Monday, March 12, 2012

The Hound of the Baskervilles

From romance to horror story…

After Cinderella, the Hound of the Baskervilles?

After staging the popular Rodgers and Hammerstein production last fall, Corban University Theatre set a new pace for this spring with Tim Kelly’s dramatization of Sir Arthur Conan Doyle’s nightmare story—where everything is definitely not as it seems. I saw the play a couple days after it opened and enjoyed it overall, though with a couple reservations.

In this production, as in the original story, Sir Henry Baskerville (Peter Ellis) gains a large inheritance after his uncle, Sir Charles, dies suddenly. Sir Henry, however, soon discovers that his uncle’s death and the estate itself may be linked to a two hundred year old curse.

One of the two most regrettable changes to the story appears in the opening scene, with the introduction of Lady Agatha Mortimer. Lady Agatha (Claire Clubb) replaces Dr. James Mortimer as the local country doctor, and Sir Henry’s concerned friend, who brings Holmes and Watson to the scene. While Clubb played Lady Agatha well, the character feels forced at times, especially when Lady Agatha (a female doctor in the Victorian era) announces that it was she who performed the autopsy following Sir Charles’s death.

Apart from this historical anomaly, however, the story spins on into beautiful chaos. Almost against his wishes, Sir Henry is forced to call on Sherlock Holmes (Jon Bennet) for help. Holmes declares he can’t possibly take the case—not yet anyway, although Dr. Watson (Joe Kraft) can stay if he likes.

With this meager assurance, Holmes leaves Watson to ward off the ancient curse of the Baskervilles, while Sir Henry falls rapidly in love with his beautiful neighbor Kathy Stapleton (Hayley Dawson), fends off Kathy’s infuriated brother Jack (Taylor Husk), and frets over his butler’s underhanded conspiracy.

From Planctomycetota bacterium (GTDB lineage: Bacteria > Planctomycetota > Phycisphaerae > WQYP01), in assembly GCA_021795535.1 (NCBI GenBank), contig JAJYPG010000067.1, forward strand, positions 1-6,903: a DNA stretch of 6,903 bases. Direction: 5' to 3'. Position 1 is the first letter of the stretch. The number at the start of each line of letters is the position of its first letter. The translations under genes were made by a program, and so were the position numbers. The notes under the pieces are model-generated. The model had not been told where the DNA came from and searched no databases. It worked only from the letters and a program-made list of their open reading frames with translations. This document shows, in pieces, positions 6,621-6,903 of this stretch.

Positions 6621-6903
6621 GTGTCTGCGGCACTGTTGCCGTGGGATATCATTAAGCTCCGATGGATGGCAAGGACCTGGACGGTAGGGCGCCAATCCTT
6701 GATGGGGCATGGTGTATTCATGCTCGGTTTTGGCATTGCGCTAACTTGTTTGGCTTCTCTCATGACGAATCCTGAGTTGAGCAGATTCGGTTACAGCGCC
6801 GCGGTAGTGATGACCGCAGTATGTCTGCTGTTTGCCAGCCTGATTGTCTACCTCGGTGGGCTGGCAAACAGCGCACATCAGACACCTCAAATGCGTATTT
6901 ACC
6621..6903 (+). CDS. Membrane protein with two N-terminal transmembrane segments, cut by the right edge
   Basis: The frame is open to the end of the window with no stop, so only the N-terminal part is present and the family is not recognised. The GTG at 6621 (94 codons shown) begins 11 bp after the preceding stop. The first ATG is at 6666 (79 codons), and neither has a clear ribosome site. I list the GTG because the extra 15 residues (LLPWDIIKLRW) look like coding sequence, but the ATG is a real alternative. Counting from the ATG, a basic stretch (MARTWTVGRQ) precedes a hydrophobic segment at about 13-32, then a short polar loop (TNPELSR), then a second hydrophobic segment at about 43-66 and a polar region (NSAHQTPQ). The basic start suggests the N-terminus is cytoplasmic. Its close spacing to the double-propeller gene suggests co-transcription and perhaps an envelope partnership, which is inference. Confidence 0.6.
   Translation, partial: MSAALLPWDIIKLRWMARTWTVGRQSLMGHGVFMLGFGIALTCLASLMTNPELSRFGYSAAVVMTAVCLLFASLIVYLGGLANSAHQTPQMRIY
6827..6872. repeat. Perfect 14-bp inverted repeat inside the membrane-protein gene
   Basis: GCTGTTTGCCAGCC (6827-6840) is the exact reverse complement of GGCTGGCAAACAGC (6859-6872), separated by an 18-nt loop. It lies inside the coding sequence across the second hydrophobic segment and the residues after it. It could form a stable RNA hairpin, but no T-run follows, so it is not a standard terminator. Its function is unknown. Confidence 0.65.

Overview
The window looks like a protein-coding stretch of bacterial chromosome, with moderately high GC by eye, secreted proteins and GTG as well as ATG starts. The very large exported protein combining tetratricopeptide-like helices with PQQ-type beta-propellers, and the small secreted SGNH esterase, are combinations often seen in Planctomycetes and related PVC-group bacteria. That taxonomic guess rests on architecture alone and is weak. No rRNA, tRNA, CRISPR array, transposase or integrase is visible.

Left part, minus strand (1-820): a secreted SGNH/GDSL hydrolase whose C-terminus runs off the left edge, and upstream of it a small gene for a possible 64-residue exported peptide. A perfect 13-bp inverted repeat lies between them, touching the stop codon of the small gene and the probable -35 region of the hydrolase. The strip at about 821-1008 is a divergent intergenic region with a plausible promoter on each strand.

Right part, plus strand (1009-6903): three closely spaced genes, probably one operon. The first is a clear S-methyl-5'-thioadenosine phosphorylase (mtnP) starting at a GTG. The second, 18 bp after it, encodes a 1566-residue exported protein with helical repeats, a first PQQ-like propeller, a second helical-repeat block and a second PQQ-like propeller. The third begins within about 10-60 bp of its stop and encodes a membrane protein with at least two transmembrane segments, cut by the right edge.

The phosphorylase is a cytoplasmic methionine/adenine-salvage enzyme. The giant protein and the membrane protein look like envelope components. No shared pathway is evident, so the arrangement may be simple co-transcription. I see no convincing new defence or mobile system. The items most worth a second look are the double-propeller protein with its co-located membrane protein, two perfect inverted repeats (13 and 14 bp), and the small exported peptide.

Watson, left to himself, blunders along in most Watsonian style, aghast at the country ignorance which refuses to eat carrots because of the crunch they make and convinced that he has investigated every possible clue—except those too trivial to worry about. While the other members of the cast struggle at times to play the age of their characters, Kraft gives the most convincing performance, acting and sounding like the middle-aged Watson. He is both disgruntled and yet true-hearted, grumbling when Holmes calls him away from his well-earned dinner, yet instantly ready to follow him onto the moor in a desperate attempt to rescue Sir Henry.

The format of the play necessarily limits its action, but guest director Rachel Ost balances these limitations with the intimacy of a thrust stage—a square stage surrounded on three sides by the audience. Ost presents the audience, in fact, as guests in Baskerville Hall, where they watch the action unfold firsthand.


This intimacy, with the energy of the actors, carries the audience past the smaller weaknesses in the play. Neither the actors nor the director can avoid the larger problems with Lady Agatha’s character as a female doctor and the script’s final efforts to surprise audience members already familiar with the story. Still, despite these flaws, I found the play intense and absorbing, though not for younger viewers—at least one 12-year-old audience member believed the play might inspire nightmares of his own. Go and see it if you can, or at least reread the story and marvel at the dark horror on the moors.

4 comments:

Amber S. said...

Great post, Audrey! :) I saw the final dress rehearsal and enjoyed it, as well. I was wondering how they were going to adapt this book to the stage...but somehow they managed to still keep it suspenseful! I really enjoyed the book, and while the play is certainly limited, it's enjoyable, as well.

And I agree that Joe did a great job as Watson!

~Amber

Anonymous said...

I think that Cinderella was by Rogers and Hammerstein, Audrey. Nice review though!
Emma

Audrey said...

Glad to hear you went as well, Amber! I think it's always interesting to see how books are adapted for different media, wether play or movie, and I would agree that Corban Theatre did very well with this version.

And thank you for the correction, Emma. I've fixed the mistake in the post.

Krista M.V. said...

Oh, cool! I absolutely love that book! Having a female doctor in that time of history is fudging it just a bit. lol. But sounds like they did a great job. :)

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